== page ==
I have struggled/battled/beaten/lived with depression for a long time. And I’ve been watching movies for almost as long. I loved ‘Raising Arizona’ from the first time I watched it in ~1994, and have been rewatching it (and singing the theme song) regularly since.
When ne’er-do-well Hi (Nicolas Cage at his finest) and police officer Ed (the incomparable Holly Hunter) are trying to get pregnant to live out their salad days, a montage and accompanying voiceover show that, “Edwina’s insides were a rocky place where [Hi’s] seed could find no purchase.” Hi’s voiceover goes on to describe Ed’s depression as, “Iost all interest in both criminaI justice and housekeepin’. Soon after, she tendered her badge.”
TWIST! Until I got a DVD player with the options for subtitles I had always heard, “She took to her bed.” I think I assumed this was the line because I was used to hearing it in waking life. It was a phrase that was used to mask something deeper and more vulnerable–that some of us are born barely consolable, and that the thin veil between the observable and the perceived is sometimes full of holes. “She took to her bed” because getting up from it was just too hard.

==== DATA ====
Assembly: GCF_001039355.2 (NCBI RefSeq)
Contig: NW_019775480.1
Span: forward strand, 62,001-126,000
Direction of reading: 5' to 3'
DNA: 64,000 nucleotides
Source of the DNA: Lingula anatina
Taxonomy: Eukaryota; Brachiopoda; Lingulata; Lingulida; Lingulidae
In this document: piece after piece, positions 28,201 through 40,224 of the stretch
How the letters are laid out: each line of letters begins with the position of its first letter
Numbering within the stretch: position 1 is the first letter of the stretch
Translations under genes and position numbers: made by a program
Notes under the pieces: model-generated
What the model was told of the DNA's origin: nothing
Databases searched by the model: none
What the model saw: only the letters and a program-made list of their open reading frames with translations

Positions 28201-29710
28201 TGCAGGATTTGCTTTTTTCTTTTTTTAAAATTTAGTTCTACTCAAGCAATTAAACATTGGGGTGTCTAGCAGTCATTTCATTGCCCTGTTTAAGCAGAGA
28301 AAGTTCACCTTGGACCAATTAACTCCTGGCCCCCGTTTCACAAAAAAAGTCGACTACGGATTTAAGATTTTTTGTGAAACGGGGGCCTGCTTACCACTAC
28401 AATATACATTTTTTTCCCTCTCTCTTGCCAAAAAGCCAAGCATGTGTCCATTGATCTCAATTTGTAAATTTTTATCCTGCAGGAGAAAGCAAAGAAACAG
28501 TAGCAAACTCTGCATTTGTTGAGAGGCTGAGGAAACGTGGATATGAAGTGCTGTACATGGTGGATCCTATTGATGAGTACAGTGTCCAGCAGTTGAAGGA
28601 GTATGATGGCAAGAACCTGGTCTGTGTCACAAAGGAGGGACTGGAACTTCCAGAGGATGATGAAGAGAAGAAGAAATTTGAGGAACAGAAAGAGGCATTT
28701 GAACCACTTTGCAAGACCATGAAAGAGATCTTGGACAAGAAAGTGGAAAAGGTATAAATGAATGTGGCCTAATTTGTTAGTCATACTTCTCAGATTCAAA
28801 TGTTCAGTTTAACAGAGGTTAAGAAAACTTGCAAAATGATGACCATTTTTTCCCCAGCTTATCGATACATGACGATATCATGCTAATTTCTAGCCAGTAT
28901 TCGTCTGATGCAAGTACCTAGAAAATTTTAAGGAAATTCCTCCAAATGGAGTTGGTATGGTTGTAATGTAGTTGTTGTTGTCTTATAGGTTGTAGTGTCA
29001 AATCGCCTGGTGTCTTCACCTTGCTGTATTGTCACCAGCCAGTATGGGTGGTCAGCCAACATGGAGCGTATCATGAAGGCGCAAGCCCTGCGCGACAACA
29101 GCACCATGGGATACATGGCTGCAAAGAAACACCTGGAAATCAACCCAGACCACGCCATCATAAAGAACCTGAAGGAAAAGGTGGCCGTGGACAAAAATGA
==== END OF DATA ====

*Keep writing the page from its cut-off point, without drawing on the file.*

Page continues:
Hi and Ed’s journey to fulfillment is rocky–but highly recommended viewing!–and I still take to my bed sometimes. At my lowest I couldn’t get up for weeks, which stretched into months. Now I am more-or-less fully functional–thanks to therapy and management–but there are still days when the world feels heavy and my shoulders buckle. Prostrate on the couch, or swaddled in my creaky bed, some days are best used for gentleness, recovery, and self-care. Some days I still take to my bed, but it’s equal parts treatment and prophylactic; if taking to my bed today means I can get up tomorrow, then I have gotten closer to rescuing the euphemism from masking depression and, instead, infusing it with the good vibes of self-care. I still take to my bed sometimes, but I’m not ready to tender my badge.